She went right to the nucleus of the issue, and I wanted to believe it, but even Bird didn’t know the truth.

  “It was.”

  “It was an accident. A truck rear-ended you. It could have happened to anyone.”

  “No . . . it couldn’t have.” I knew I had to finally tell Bird everything if we were to have a second chance. “I told Sarah I wanted to go for a drive when our parents were out of town and Miller was in law school. I took my dad’s car when I wasn’t supposed to. I was responsible for her. But I felt like I was on top of the world, and I was speeding, swerving, acting wild. She was having fun, she was only 15 and she just wanted to be with her big brother. I thought I saw something come out onto the road, a fox or whatever, and I slammed the brakes—”

  A geyser of regret poured out of me. I had never said the words to anyone. I never admitted to anyone I was manic when it happened. I had lived with the secret for so long. The loss overwhelmed me: Sarah, Bird, my parents.

  “Bird, it happened because of my disease. I didn’t realize it at the time, but when I was diagnosed, it made sense. It wouldn’t have happened if Miller was driving. It wouldn’t have happened if my parents were. I was the cause. I killed her.”

  “Ash, you have an illness. And you were just a kid. You didn’t know. There was no way you could have known. You know that what happens during a manic phase is not you. You know this.”

  She was right, but for so long I had internalized the blame and I couldn’t let it go.

  “I can’t even look my parents in the eye. They were destroyed. My entire family was destroyed because I’m fucked in the head. I still see her . . . in my dreams, the blood, the way she hung upside down as the water rushed in.”

  She cradled my head against her chest. “Ash, you need help. Not just medicine. You need to see someone about this. You’ll never get a grip on everything u
nless you work on this. And I’m just a dancer. I can’t fix this.”

  “I’m fine. I’ve got a grip,” I told her defensively.

  “I saw the bottles in the bin,” she said softly. “You might have a hold on the swings, but you still have things to work out. You deserve to be happy.”

  I hesitated.

  “I saw a movie once, and in it, a character said, ‘sometimes good people go to hell because they can’t forgive themselves.’”

  “I would agree, except I know I’m not in hell yet,” I replied.


  “Because I wouldn’t have fallen in love with someone who dances in whirls of color, whose laughter looks like tiny fleeting galaxies.”

  Bird looked down with a pained look on her face. She didn’t want to feel those words, she didn’t trust them.

  “After my sister died, I wanted to disappear. And I did. But you saw me . . . you saw me.”

  “You have to promise me, Ash. You need to pick up the phone and see a therapist. Commit to it. You need to want to work on this. Promise me,” Bird said firmly, cupping my face in her hands and looking me squarely in the eyes.

  I would do it. Anything to win her back.


  We sat in contemplation for a while and then Bird finally spoke. “I saw you have a record player.”

  “You saw correctly. And I have nearly duplicated your collection.”


  I laughed.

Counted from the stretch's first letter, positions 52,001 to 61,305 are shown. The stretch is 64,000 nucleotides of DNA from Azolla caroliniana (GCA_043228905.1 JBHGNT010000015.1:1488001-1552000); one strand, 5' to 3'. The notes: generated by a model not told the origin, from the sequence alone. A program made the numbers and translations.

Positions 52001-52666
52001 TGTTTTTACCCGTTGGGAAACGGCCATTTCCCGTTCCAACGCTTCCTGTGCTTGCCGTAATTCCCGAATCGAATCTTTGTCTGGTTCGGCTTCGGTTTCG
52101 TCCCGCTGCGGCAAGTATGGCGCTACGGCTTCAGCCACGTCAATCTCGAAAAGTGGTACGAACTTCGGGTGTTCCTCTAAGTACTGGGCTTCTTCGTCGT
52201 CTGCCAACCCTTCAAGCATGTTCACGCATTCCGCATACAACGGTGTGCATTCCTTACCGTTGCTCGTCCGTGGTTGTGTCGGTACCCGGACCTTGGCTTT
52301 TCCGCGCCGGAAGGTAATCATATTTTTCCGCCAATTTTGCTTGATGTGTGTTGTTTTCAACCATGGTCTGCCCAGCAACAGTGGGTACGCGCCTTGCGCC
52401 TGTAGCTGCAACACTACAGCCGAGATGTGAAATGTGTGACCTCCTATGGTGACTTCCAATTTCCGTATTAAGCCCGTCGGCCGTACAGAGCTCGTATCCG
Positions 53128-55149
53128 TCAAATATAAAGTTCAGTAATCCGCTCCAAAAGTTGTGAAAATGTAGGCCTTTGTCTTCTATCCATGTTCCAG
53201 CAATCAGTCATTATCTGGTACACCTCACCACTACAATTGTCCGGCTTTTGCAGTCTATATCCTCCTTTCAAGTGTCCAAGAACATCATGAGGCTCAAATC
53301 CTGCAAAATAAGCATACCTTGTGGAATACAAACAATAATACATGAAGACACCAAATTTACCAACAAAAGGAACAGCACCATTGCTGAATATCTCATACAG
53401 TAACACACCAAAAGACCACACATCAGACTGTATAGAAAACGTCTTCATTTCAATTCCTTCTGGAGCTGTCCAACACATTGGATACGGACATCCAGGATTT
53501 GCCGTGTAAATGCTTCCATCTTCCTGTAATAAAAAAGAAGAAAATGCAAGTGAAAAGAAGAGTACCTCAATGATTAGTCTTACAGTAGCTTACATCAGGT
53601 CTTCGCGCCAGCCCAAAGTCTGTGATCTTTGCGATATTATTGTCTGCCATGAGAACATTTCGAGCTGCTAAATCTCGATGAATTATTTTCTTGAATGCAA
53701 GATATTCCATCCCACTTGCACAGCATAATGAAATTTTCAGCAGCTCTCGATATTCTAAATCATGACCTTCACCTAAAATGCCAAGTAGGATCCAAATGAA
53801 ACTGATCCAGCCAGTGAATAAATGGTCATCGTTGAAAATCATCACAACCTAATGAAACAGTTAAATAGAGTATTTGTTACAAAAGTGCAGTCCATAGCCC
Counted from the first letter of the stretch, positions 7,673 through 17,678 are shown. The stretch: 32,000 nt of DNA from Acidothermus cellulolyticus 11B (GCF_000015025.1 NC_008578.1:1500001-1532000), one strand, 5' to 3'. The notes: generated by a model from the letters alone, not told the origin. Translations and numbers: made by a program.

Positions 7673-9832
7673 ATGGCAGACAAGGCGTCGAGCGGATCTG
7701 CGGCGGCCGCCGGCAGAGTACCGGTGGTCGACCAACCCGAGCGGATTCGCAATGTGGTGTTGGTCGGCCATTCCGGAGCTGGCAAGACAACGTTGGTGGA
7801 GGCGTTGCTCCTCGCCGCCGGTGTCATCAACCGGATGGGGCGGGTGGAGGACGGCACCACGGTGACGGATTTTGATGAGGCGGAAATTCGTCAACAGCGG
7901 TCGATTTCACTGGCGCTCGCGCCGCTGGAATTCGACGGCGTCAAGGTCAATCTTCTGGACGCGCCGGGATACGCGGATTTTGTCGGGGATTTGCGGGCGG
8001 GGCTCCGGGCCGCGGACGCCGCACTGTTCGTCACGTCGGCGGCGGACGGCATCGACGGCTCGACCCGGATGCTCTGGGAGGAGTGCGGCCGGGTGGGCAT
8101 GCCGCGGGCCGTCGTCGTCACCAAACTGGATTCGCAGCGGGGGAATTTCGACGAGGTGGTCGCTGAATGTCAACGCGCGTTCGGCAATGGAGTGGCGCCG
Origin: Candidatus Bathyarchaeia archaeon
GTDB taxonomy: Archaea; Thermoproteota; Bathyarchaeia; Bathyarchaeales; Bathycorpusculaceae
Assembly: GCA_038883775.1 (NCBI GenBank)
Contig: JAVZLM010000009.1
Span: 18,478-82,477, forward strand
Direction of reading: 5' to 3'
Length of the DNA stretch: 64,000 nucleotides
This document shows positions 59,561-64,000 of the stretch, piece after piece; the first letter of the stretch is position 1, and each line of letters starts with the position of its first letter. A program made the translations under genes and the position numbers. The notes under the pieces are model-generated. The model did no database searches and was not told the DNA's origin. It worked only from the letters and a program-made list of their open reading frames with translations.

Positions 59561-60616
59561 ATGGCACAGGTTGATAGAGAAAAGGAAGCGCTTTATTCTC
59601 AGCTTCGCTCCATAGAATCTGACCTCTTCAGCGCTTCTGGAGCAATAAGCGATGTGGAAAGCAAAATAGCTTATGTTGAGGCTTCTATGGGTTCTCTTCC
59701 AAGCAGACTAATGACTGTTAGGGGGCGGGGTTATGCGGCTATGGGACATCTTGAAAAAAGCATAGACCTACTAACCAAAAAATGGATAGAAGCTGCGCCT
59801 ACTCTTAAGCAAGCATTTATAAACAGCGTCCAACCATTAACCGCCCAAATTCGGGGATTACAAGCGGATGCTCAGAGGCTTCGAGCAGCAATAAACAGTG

“What do you say we make some art together? Let’s work some shit out.”

  So we went downstairs and we danced and we painted until our eyes wouldn’t stay open any longer, and then we fell asleep.


  The next morning I woke up and reached over for Bird. Unlike so many other mornings, I looked forward to feeling a warm body beside me, but the sheets were cool. I hoped she would be making us coffee or breakfast, that we could relive those picture-perfect mornings in her tiny studio on her days off.

  With each step I took through the loft, the realization became clearer. I had lost her again.

  Then I spotted something on the kitchen counter, it was a brass pin in the shape of a paintbrush. When I left her, I slid this in an envelope with a note and asked Miller to give it to her.


  Sarah gave this to me and I think she would have loved for you to have it. Keep it safe for me.

  - Ash

  Now she had a note for me.


  I can’t let myself get hurt again.

  You left me to give me room to grow. Now I’m doing the same for you.

  Keep your promise.

  - Bird

  I eased onto one of the stools behind me as I fiddled the brass pin between my thumb and forefinger. It was my turn to feel what it was like to be left for my own good.


  SEVERAL WEEKS HAD passed since Bird came and went. Fly Bird, Fly is what she did. She flew away from the person who in her eyes, up and left on a hunch years ago. She still didn’t know I knew that she had turned down the tour to stay in LA with me. I didn’t rat Jordan out. I didn’t think blaming her best friend would help anyone and I didn’t want to further devastate her.

  I was keeping my promise. I called a therapist. It was time to talk about the things that had been plaguing me in a real way. Just telling Bird alone felt therapeutic. But it was also time to seriously talk to someone about the nightmares and the claustrophobia. The self-prescribed booze treatment was putting me on the road to a life of tortured loneliness.

  In the past, when I was hospitalized I didn’t engage the therapists. They needed to know I was sane and not a danger to myself and others. So that’s why they got, but that was all they got from me at the hospital.

  I didn’t have Bird’s phone number, but I went to her website and Facebook page and left her messages. I didn’t expect a reply. I wouldn’t give up, but I needed to first give a shit about myself to stand any chance at getting her back.

  The first few sessions were awkward and clunky for me, but eventually I told my therapist everything, and was diagnosed with PTSD. Me, of all people. Growing up in a military family, I had always associated PTSD with war, but the crash, nearly drowning next to my dead sister while trapped in a car, the survivor’s guilt, then, weeks later being thrown in a room in straight jacket with no understanding of why—my body and subconscious didn’t understand the circumstances, it only knew terror.